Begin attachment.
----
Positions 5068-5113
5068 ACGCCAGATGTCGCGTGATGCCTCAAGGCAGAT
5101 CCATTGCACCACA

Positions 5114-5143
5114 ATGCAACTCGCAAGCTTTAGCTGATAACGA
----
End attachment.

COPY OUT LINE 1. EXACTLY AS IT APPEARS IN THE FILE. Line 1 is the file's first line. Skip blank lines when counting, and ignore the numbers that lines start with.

Positions 5068-5113